When the rain stops at last so many skins
cover the drenched ground, though small
unripened fruit still cling
high on the tree— as if difficulty
never changes the heart of things.
I learned that lesson late and now am wary,
though the light that rings the world
when the sun returns allows me to forget
from time to time how I labor, how we
aren’t spared— How the fire, when it comes,
and the winds, will pass like twin flames from one
mouth absorbed only by its own shimmering.
There was a man who held his wife in his arms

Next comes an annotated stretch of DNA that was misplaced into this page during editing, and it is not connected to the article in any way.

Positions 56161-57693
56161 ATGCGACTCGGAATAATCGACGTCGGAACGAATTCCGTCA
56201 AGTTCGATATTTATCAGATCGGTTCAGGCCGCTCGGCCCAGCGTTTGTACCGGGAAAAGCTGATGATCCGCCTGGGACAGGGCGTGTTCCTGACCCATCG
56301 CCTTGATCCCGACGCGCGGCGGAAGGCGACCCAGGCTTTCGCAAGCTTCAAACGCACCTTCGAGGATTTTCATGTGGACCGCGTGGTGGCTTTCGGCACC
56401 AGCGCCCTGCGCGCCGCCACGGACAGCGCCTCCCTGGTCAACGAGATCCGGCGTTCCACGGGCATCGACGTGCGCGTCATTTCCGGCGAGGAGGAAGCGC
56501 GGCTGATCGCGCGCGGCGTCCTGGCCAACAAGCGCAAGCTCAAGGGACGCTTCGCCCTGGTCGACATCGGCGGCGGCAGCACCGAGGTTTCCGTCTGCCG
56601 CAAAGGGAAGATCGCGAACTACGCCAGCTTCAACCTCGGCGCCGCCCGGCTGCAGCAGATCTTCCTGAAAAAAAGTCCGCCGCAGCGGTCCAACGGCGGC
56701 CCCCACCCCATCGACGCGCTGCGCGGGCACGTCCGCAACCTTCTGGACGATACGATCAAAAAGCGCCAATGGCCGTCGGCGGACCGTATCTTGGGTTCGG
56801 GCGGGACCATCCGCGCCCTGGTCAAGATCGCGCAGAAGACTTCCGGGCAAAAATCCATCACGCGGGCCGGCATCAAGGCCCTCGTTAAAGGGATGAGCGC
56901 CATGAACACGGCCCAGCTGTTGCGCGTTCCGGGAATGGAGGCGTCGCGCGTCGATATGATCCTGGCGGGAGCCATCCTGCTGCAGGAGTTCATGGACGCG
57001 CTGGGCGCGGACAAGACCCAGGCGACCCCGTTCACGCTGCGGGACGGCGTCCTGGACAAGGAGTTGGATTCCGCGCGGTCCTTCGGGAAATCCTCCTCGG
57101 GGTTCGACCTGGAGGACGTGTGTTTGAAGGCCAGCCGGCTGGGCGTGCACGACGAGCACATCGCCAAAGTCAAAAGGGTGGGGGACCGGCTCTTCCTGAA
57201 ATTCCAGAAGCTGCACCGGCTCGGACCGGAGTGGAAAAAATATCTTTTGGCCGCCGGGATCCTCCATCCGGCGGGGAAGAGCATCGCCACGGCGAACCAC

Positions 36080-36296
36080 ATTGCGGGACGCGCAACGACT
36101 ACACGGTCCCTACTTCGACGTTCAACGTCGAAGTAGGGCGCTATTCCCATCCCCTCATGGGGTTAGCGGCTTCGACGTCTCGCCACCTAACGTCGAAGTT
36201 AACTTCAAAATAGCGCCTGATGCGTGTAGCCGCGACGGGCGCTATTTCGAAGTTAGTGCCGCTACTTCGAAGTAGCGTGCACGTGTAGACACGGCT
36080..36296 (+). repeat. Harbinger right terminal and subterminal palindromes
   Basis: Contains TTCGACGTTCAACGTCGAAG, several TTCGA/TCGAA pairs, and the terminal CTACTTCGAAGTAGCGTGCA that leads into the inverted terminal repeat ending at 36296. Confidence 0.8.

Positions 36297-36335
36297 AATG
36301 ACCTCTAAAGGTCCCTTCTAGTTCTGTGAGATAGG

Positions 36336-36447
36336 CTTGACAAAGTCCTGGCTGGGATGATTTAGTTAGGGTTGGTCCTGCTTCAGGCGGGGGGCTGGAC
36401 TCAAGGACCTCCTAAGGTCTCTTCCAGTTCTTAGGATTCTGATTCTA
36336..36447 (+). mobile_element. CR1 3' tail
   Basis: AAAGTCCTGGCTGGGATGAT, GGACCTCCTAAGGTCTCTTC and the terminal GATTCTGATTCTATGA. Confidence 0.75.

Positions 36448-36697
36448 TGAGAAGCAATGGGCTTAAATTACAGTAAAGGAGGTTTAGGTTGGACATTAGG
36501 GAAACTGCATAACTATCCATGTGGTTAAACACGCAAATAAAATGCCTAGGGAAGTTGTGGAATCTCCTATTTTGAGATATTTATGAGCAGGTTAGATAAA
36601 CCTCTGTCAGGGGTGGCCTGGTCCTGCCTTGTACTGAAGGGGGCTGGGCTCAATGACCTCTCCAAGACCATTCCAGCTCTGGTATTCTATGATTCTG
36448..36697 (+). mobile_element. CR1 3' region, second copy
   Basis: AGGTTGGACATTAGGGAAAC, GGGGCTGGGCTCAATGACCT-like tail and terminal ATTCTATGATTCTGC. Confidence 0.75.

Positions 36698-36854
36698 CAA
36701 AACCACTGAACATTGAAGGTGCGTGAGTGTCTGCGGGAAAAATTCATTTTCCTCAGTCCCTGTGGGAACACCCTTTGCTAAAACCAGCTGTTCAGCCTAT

in the water, in the deepest part of the pool,
hoping the two of them together would make
an alloy to survive that bright
encroaching. I know how hard it is
to give up the habit of persistence—
We want to pray and not surrender,
we want to trace a wide alchemical circle
inside of which sorrow might find
the strength to abandon itself.
In response to an entry from the Morning Porch.